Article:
“Microsoft is fully committed to evolving implementations of both JScript and VBScript to a level where each language is functionally equivalent. So don’t feel that you need to commit to one just to ensure that you are investing in a language that has a future.”
If that statement is true, Microsoft is keeping the future of VBScript well-hidden. The most telling stroke against VBScript is that with two cumulative releases of the .NET framework and Visual Studio now behind us, there’s still no sign of a VBScript.NET. There’s a JScript.NET?has been since the early beta releases?but no VBScript.NET.
Does VBScript Have a Future?
I once believed that VBScript would rapidly become the script lingua franca of the Internet. After all, VBA, another cut-down version of Visual Basic, found its way not only into the Microsoft Office suite as the primary macro language, but also into a host of other commercial products. Because VBA and VBScript are fundamentally similar and therefore attractive to the same large universe of developers, one might rationally assume that VBScript would make an equally successful transition into Web products as VBA did in desktop products. But that didn’t happen. If functional equivalence with JScript were a goal, Microsoft could have created a VBScript.NET. At one point, they had a third-party company create a proof-of-concept VBScript.NET, according to David Simmons of SmallScript Corp.?but Microsoft has apparently made a unilateral decision not to bring the language along into the .NET family. Unless rectified quickly, that omission represents a hard stop for VBScript, whereas VBA’s future looks a bit more stable for the short term, if not for the long term.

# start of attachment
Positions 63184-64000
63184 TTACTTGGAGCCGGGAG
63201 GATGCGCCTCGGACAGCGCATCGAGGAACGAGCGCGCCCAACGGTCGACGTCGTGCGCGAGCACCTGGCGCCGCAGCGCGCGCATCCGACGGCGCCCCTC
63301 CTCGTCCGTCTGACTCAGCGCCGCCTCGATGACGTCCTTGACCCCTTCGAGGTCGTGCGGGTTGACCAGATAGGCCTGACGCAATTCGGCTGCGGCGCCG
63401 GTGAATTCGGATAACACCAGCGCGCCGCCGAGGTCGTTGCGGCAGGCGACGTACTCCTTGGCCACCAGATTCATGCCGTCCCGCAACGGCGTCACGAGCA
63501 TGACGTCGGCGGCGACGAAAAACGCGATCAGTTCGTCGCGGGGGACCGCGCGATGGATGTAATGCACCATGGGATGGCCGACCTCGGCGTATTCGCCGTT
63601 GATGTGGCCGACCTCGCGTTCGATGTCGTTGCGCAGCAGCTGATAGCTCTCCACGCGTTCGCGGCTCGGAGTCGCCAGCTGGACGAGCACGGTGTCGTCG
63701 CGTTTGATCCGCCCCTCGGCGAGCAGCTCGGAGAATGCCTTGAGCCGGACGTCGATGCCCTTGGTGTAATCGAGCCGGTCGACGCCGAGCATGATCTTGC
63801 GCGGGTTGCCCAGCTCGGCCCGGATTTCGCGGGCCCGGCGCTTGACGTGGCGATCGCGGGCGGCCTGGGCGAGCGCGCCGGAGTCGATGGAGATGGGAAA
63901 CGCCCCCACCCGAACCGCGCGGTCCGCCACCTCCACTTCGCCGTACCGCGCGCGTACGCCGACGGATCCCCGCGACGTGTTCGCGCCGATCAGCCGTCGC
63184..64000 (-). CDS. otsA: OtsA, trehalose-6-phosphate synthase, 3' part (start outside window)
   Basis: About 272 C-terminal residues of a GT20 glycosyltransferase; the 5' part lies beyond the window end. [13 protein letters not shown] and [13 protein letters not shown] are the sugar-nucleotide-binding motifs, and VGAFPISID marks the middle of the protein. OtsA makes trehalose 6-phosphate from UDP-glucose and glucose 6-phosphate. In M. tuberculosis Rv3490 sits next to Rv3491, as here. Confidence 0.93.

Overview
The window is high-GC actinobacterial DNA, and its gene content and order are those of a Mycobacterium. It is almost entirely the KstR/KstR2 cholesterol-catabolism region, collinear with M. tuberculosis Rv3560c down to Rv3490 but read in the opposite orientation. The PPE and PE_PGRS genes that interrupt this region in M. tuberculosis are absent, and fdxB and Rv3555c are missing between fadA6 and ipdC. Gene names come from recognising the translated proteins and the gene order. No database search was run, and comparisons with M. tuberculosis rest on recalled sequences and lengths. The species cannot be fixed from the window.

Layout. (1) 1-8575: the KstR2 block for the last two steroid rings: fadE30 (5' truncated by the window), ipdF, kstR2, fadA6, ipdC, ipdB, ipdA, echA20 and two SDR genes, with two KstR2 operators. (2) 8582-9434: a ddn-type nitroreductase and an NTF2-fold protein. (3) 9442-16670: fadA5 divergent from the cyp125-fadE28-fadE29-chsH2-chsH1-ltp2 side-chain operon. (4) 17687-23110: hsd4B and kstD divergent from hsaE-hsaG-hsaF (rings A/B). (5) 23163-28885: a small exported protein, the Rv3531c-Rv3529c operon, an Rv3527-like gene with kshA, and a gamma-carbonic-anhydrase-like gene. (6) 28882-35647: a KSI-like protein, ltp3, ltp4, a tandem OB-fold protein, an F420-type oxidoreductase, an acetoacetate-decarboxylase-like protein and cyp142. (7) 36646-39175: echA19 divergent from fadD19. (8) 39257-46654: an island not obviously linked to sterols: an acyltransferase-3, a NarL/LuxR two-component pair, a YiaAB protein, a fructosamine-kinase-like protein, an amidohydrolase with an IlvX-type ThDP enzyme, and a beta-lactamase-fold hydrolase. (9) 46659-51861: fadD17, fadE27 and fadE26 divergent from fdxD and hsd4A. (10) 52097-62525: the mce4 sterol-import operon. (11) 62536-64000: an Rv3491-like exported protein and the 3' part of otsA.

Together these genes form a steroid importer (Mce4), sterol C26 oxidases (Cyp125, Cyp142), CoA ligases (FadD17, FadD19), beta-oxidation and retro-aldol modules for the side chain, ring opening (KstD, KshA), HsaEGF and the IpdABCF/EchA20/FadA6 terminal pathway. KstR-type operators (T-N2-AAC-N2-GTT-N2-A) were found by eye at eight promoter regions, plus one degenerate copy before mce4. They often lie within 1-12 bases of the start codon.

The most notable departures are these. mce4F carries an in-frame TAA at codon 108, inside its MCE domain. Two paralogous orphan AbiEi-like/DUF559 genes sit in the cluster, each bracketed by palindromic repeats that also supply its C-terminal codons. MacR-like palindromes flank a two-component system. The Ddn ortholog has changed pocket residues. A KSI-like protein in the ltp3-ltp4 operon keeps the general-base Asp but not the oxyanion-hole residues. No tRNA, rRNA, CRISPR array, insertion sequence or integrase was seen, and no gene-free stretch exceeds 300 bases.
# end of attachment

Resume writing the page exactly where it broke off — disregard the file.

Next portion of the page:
Of course, VBScript aficionados are perfectly free to ignore these warning signs and continue to use this familiar language; but unless Microsoft has some sudden radical VBScript epiphany, those who do should be prepared for heartache and frustration down the road. By the way, if you want to buy the domain name VBScript.NET, it’s for sale.